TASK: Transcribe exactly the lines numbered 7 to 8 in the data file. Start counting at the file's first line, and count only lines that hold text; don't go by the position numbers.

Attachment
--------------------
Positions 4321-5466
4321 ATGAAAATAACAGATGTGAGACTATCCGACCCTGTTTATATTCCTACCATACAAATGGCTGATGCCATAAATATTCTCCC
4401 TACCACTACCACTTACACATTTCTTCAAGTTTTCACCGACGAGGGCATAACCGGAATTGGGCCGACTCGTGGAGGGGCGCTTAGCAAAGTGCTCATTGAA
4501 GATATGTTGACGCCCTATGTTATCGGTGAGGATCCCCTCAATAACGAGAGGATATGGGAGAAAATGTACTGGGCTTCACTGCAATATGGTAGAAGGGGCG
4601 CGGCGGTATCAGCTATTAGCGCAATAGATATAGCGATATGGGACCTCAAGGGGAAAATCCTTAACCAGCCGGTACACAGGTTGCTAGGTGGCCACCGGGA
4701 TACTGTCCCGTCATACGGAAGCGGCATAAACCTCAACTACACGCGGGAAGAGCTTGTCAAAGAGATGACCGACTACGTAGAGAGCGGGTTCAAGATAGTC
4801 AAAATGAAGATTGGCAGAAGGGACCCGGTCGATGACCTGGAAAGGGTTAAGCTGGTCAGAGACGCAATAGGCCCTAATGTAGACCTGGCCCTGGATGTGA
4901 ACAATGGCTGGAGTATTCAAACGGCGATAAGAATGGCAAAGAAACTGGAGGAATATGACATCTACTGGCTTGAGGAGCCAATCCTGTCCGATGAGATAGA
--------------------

4801 AAAATGAAGATTGGCAGAAGGGACCCGGTCGATGACCTGGAAAGGGTTAAGCTGGTCAGAGACGCAATAGGCCCTAATGTAGACCTGGCCCTGGATGTGA
4901 ACAATGGCTGGAGTATTCAAACGGCGATAAGAATGGCAAAGAAACTGGAGGAATATGACATCTACTGGCTTGAGGAGCCAATCCTGTCCGATGAGATAGA